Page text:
Membrane and Cartilage Bone

Membrane bone, such as that which makes up the upper portion of the skull, forms after cells of vertebrate embryo connective tissue gather together in the area where such bone is to form. This aggregation is followed by the development of small blood vessels in the area and the differentiation of the connective tissue cells into osteoblast cells, which make collagen, intracellular material, and cause the deposition of calcium.

In contrast, cartilage bone, in the long bones, for example, forms where cartilage was initially laid down in the vertebrate embryo. This kind of bone, also called the endochondrial bone, results via osteoblast formation from chondrocytes, followed by ossification. The differentiation between membrane bone and cartilage bone, which are indistin guishable after ossification, is made by the careful examination of appropriate tissue structures during the course of embryogenesis.

The conversion of cartilage into endochondrial bone is not complete until adulthood. At the ends of the immature cartilage bones, regions of actively growing cartilage (epiphysial plates) occur. In these regions, continued longitudinal cartilage growth followed by ossification leads to the lengthening of bones required for the development of newborn vertebrates into full-sized adults. At adulthood, the cells of the epiphysial plates stop reproducing. It is believed that imbalances between chondrocyte numbers and bone matrix material levels in articular cartilage probably play major roles in the genesis of arthritis.

All the bones in the bodies of the vertebrates change their sizes and shapes as these organisms pass through their lives. The processes involved are collectively called remodeling. An example of such change is the growth of the long bones in circumference as the limbs grow from puberty to adulthood. In the course of such bone growth the periosteum provides the osteoblasts required to deposit bone matrix around the bone exterior and to calcify it. At the same time the endosteum-derived osteoclasts often dissolve bone in the interior, thus enlarging the marrow cavity.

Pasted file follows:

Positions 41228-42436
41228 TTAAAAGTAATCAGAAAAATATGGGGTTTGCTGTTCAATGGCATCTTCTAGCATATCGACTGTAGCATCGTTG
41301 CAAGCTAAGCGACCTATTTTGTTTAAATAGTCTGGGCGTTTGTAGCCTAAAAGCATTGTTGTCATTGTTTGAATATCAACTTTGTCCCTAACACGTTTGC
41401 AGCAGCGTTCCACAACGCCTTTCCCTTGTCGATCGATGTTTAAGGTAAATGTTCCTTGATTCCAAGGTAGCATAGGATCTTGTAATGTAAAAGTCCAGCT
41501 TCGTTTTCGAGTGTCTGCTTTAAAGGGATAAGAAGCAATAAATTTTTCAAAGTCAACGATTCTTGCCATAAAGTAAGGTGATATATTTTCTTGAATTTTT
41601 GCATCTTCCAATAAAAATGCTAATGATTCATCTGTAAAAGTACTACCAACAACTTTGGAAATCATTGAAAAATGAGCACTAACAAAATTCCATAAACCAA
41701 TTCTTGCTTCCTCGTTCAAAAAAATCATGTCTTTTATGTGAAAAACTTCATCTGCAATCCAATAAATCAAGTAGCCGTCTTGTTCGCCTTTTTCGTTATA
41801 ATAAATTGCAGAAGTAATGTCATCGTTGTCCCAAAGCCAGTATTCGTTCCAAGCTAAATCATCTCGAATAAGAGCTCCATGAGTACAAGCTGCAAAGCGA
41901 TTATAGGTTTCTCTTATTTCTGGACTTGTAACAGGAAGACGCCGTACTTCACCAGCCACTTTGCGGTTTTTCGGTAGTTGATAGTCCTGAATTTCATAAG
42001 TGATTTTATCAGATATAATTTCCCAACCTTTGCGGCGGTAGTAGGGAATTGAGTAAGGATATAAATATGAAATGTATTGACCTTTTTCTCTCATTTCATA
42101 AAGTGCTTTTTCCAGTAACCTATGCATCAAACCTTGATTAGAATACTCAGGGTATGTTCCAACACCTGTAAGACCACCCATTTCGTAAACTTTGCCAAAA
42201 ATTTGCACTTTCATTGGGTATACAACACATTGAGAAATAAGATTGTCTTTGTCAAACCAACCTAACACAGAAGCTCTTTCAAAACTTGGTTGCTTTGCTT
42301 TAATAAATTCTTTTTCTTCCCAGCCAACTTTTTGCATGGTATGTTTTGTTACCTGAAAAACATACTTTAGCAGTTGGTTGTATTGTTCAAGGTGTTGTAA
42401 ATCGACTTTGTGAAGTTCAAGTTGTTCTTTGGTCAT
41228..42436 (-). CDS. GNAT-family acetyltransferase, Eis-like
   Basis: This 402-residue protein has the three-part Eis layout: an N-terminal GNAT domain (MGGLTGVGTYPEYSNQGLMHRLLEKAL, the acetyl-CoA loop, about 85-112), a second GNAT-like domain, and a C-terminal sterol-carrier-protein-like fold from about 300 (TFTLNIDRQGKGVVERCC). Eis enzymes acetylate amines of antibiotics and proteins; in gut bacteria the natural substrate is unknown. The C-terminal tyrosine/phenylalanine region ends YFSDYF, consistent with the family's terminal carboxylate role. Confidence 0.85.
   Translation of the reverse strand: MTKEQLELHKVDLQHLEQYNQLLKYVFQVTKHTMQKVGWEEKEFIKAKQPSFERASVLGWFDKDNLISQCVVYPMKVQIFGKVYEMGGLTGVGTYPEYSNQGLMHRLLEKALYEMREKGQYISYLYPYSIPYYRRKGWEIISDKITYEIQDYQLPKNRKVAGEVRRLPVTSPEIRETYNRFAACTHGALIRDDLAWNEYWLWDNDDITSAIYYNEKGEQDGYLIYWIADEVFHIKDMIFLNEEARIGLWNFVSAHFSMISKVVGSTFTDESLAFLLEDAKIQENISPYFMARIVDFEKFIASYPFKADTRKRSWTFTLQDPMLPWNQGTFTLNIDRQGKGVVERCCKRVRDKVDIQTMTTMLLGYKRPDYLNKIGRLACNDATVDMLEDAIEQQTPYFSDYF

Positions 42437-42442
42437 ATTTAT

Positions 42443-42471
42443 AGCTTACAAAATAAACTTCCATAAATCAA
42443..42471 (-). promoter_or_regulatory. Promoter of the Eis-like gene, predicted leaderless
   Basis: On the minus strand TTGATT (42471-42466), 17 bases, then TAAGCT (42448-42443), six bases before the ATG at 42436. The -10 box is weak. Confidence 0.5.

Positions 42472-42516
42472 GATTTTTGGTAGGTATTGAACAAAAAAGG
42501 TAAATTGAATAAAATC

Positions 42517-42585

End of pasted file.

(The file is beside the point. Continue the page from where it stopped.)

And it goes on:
Remodeling in such cases occurs in response to biosignals including those caused by increases in the need for bone to bear additional weight or to anchor increased muscle mass. Conversely, inactivity and the lack of exercise can result in remodeling which produces diminished bone mass. The complex changes involved in bone remodeling are also controlled by vitamin D and hormones originating in the pituitary gland, the thyroid gland, and the parathyroid glands. Abnormalities in bone growth and remodeling are associated with a great many bone diseases, ranging from rickets to bone cancer.

—Sanford S. Singer See also: Anatomy; Cell types; Endoskeletons; Exoskeletons; Growth; Horns and antlers; Hydrostatic skeletons; Locomotion; Muscles in vertebrates; Nutrient requirements; Vertebrates.

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